Kansas Secretary of State Kris Kobach can’t operate a two-tier voting system that allows him to count only votes cast in federal races for voters who registered using a federal form, a state judge ruled Friday.
“There’s just no authority for the way the secretary of state has handled federal form registrants,” said Doug Bonney of the American Civil Liberties Union of Kansas, which represented plaintiffs in the case.
Kobach championed a 2013 Kansas law that requires those registering to vote to provide proof-of-citizenship documents, typically a birth certificate or passport.
But the federal registration form only requires a sworn statement from the voter as proof of citizenship.
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So Kobach decided that for those who use the federal form to register rather than the state form, only their votes for national offices — for president and members of Congress — would be counted. Votes in other races wouldn’t be counted.
“The judge is saying there’s no provision in the Kansas statute that says you can disregard votes in state and local elections that are also on a ballot,” Bonney said.
If it stands, the ruling in the case, Belenky v. Kobach, would seem to allow voters to work around the state’s proof-of-citizenship law by using the federal form.
But Kobach said Friday he will file a motion to reconsider or appeal the ruling.
“The case is far from over,” Kobach said. “We don’t anticipate this decision is going to be the final word on the subject.”
In his ruling, Shawnee County District Judge Franklin Theis said that in Kansas, “a person is either registered to vote or he or she is not. By current Kansas law, registration, hence the right to vote, is not tied to the method of registration.”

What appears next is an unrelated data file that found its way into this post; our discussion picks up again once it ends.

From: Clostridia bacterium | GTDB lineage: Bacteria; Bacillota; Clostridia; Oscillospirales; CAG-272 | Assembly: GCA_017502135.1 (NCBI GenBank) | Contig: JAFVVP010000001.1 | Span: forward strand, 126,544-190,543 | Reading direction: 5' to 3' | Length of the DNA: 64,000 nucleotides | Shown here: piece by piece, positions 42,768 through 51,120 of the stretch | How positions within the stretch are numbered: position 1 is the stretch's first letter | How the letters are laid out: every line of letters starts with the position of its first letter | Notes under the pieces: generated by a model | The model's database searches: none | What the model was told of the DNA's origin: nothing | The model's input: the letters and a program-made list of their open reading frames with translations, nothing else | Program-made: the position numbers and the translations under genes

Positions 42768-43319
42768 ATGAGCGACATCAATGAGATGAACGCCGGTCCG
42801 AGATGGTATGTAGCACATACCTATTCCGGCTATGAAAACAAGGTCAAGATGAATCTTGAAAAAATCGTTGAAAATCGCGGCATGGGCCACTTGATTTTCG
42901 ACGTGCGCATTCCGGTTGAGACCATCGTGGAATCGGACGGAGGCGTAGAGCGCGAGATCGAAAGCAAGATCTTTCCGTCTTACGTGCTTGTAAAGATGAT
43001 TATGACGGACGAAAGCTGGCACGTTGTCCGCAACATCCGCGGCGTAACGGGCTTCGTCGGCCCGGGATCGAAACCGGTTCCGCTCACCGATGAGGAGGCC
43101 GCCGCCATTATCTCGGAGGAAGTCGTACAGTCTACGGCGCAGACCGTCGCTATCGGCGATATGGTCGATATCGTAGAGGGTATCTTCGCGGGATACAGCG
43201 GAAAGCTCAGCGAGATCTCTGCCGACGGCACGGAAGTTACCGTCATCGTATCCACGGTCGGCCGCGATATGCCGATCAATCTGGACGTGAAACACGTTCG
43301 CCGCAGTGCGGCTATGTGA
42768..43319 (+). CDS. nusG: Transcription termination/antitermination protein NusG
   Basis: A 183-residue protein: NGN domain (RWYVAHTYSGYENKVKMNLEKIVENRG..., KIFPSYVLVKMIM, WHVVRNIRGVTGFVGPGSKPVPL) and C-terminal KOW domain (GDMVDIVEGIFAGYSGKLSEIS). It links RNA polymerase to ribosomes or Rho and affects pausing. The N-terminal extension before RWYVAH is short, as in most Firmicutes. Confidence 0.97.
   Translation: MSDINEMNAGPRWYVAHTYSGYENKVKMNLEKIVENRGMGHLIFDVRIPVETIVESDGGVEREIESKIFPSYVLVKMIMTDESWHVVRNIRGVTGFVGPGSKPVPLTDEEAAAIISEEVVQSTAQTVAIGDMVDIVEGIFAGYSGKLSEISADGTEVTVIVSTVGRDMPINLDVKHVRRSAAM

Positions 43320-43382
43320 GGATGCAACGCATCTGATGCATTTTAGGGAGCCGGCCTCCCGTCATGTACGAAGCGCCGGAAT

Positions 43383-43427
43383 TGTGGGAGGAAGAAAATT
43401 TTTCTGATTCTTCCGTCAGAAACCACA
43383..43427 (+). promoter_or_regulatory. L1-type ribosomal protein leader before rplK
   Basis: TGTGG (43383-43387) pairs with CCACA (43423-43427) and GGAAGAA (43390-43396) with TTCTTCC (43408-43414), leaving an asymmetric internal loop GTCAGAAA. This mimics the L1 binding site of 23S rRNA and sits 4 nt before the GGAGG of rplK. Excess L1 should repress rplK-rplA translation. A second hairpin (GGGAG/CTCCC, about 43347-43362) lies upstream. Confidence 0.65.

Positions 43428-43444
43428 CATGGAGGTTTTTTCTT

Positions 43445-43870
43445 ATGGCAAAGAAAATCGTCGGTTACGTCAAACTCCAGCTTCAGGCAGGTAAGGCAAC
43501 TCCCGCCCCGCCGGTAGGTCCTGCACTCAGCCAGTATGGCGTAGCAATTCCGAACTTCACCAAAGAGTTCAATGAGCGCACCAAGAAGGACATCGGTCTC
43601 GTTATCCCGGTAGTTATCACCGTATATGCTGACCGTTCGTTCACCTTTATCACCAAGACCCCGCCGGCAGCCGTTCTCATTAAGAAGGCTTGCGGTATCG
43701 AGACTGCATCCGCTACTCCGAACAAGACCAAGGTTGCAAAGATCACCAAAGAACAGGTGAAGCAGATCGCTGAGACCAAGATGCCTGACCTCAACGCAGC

Kobach’s stance “ignores the fact that no Kansas law sanctions a challenge to a ballot by a ‘federal form’ registrant merely because they are a ‘federal form’ registrant,” the ruling states.
Kobach and the state elections director have no legal authority “to compromise or limit” federal form registrants, Theis said.
“We think this raises very serious questions about the way voters are being treated in Kansas right now,” Bonney said. “We certainly hope the secretary of state will take Judge Theis’ findings seriously.”
Kobach has argued that proof-of-citizenship documents are needed to keep non-citizens from voting. But critics say there is no real risk of citizen impersonation and that a person’s signature attesting he or she is a U.S. citizen plus the government’s authority to prosecute violators have always afforded enough protection.